1. FoLC Directors: Mark Davies, Nina Andermatt, Blake Rawson, Laura Duncan, Carol Flowers, Dave Hale, Rod Chapman (regrets), Nigel Kitto (regrets) 2. KTS introductions: Kenton Lane (President), Ryan McKenzie (Trail Manager) 3. Recreation Sites and Trails BC Recreation Officer: Lisa Cox 4. Mark for Rod - Invasive Plant Control Project and Ski Bench. Invasive Plant Control New Bench Added 5. Mark for Cailey - 2021 Goals of Lois Creek Plant Control Project. report. Full Report Here. 6. Mark Davies: Mark reported that his family installed a Timber Frame bench at the Lindsay Park Entrance in memory of Don Davies with assistance from the City in June 2021. The City upgraded the entrance by landscaping, clearing some shrubs and adding a few big boulders. 7. Carol Flowers: The kiosk at Elko Street Entrance is being updated with new maps, Bear Aware signage, and map boxes. With the Lindsay Park Entrance updated, we will inquire to the City for a landscaping upgrade to the Elko Street Entrance. 8. Nina Andermatt: The Davies family, with the assistance of Blake, Nina, Quentin and Mark Knudsgaard, brought a new timber frame table out to the Tea Spot on June 8. A plaque presented by KTS in honour of Don Davies was unveiled. The old picnic table was transported to Loop D Loop fire spot in October after danger trees were felled and a platform was prepared. Final touches were made in late November. 9. Blake Rawson: a) Ryan, Lisa and Blake walked the Lower Chute Reroute to be completed in Spring 2022. Ryan reported that the KTS paid crew worked on improving several trails in Lois Creek by removing angular, exposed rocks on A-Frame, Blake’s Single Track, 401, and Daisy. b) Housing Developments*: i) Fernie Street - 5 buildings planned with 4 units each. ii) Legion Track micro homes - No development timeline. *Both developers were invited to meeting with no response. *Concern as all trailheads are on private land. c) Wildfire Mitigation: BC Fire Crews cleared A-Frame and 401 and finished Totem. Work is planned on Bart’s, Chute and Loop D Loop in Summer 2022. Because Fire Crews removed all danger/dead trees near trails there were fewer tree casualties after the windstorm on Nov. 14, 2021 and FoLC maintenance crews cleared all trails in 2 days. d) Winter Grooming 2021/22: Ryan reported that the Snow Dog will do the same circuit as 2020/21. Blake indicated there would be more machine-groomed ski tracks. Yellow Winter signs are now up. e) Proposed Wildsight Project: Wildsight is seeking funding for a project to return Lois Creek to its natural riparian state at the junction of Florence’s Gully and Powerline trails. Two proposals for funding have been submitted, with the project to be undertaken in Spring/ Summer 2022 if funding is secured. Dave Hale will oversee this project. f) Issues: i) Partying, garbage and fires at the bottom of Wax Tester. Concern has been expressed by Trail Street neighbours. To report similar incidents phone Police / Fire Chief. ii) Ingrowth over the past 20 years has created a lot of fuel. FoLC has no funds to mitigate this ongoing issue. 10. Carol reported on Winter etiquette and Winter signage. Lisa is providing Winter etiquette signage for trailheads (Rec Sites and Trails BC winter signs used throughout the province). A Single-Track Skier sign is being made by Rec Sites and Trails BC and will be placed at 2 short sections along Blake’s Single Track (middle section and outer section to Tea Spot). 11. New Directors: Welcome to Amanda Aube, Pete Kerckoff and Steph Spensley. 12. Meeting adjourned at 8 pm.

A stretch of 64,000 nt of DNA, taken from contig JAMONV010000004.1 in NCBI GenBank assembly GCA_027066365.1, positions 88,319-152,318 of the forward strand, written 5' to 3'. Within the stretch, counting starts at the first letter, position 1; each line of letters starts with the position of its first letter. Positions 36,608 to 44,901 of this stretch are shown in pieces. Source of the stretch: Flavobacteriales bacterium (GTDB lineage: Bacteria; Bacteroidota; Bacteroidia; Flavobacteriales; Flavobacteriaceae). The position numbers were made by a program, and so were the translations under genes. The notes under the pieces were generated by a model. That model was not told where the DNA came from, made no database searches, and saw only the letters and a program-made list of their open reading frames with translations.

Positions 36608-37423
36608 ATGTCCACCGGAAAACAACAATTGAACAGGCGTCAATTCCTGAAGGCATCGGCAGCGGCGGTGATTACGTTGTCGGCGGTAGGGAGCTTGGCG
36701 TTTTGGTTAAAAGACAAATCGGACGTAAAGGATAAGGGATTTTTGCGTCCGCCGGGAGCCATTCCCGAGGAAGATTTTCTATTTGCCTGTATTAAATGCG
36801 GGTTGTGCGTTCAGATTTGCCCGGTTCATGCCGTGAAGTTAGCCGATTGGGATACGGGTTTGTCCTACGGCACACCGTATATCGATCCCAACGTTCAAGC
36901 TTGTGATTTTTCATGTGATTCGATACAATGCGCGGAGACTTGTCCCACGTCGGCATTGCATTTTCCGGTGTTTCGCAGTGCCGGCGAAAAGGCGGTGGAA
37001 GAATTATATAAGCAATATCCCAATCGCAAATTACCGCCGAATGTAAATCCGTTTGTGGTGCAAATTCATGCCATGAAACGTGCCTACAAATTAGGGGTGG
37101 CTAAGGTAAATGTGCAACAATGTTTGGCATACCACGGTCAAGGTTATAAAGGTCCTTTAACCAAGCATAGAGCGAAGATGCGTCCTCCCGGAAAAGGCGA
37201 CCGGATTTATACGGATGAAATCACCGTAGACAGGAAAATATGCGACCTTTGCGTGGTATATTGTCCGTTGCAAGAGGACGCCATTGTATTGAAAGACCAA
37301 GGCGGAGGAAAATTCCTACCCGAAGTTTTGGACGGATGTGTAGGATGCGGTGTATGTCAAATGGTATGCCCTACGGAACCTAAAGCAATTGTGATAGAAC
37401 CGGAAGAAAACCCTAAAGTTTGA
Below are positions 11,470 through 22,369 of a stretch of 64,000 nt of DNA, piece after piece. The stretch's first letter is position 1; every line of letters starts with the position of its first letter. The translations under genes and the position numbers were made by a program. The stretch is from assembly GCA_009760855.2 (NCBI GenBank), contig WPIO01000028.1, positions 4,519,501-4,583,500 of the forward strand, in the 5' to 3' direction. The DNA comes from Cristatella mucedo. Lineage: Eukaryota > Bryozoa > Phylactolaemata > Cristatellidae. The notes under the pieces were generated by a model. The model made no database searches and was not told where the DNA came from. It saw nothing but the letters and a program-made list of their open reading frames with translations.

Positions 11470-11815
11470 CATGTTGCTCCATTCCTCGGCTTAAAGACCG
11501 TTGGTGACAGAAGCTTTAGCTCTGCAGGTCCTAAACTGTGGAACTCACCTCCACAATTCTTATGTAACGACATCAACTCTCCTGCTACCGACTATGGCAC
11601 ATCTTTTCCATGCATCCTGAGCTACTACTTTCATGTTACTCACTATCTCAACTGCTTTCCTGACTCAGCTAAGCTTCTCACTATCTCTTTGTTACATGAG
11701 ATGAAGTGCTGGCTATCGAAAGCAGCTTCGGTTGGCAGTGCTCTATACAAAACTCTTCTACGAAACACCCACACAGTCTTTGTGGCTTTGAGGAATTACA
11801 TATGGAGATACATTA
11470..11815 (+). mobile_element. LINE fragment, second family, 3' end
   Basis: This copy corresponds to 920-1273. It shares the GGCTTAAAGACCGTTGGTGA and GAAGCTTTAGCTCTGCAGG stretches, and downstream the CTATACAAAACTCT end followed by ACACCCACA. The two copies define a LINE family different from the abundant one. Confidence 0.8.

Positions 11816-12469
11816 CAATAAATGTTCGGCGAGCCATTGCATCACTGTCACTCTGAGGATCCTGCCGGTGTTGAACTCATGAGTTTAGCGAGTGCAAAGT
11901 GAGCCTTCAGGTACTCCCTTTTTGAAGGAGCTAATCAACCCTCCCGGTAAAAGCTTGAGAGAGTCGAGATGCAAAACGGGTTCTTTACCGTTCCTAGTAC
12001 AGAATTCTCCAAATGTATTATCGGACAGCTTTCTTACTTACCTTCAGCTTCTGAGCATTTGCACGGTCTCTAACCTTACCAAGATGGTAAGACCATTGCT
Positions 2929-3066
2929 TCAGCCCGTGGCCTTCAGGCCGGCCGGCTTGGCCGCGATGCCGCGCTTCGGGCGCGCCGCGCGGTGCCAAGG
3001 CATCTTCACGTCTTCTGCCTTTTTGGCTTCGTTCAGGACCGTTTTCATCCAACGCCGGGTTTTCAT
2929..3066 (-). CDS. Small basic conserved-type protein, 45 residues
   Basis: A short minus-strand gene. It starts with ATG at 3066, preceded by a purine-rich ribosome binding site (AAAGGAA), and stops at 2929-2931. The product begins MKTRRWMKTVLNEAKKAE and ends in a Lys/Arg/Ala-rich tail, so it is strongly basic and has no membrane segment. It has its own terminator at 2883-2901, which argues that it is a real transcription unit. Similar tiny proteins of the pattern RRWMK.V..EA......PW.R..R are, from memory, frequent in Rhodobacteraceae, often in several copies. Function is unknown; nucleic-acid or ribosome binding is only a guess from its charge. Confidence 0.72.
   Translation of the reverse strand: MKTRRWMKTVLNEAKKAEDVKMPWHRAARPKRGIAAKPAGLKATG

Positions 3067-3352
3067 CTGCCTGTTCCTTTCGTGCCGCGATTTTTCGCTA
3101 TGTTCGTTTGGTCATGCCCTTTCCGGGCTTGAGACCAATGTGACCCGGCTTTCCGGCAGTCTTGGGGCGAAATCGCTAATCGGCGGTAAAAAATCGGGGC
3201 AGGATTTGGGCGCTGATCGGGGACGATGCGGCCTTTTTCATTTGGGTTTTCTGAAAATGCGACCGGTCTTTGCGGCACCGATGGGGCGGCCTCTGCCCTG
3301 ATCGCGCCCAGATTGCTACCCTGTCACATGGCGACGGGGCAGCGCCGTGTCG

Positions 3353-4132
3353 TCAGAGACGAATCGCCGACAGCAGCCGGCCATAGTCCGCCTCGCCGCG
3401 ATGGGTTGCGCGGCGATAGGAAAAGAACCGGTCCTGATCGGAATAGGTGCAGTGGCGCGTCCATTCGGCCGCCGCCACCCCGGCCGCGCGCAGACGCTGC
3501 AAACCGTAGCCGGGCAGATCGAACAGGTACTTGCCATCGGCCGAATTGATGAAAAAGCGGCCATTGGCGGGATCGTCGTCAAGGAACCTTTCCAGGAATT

Author: Trail Guide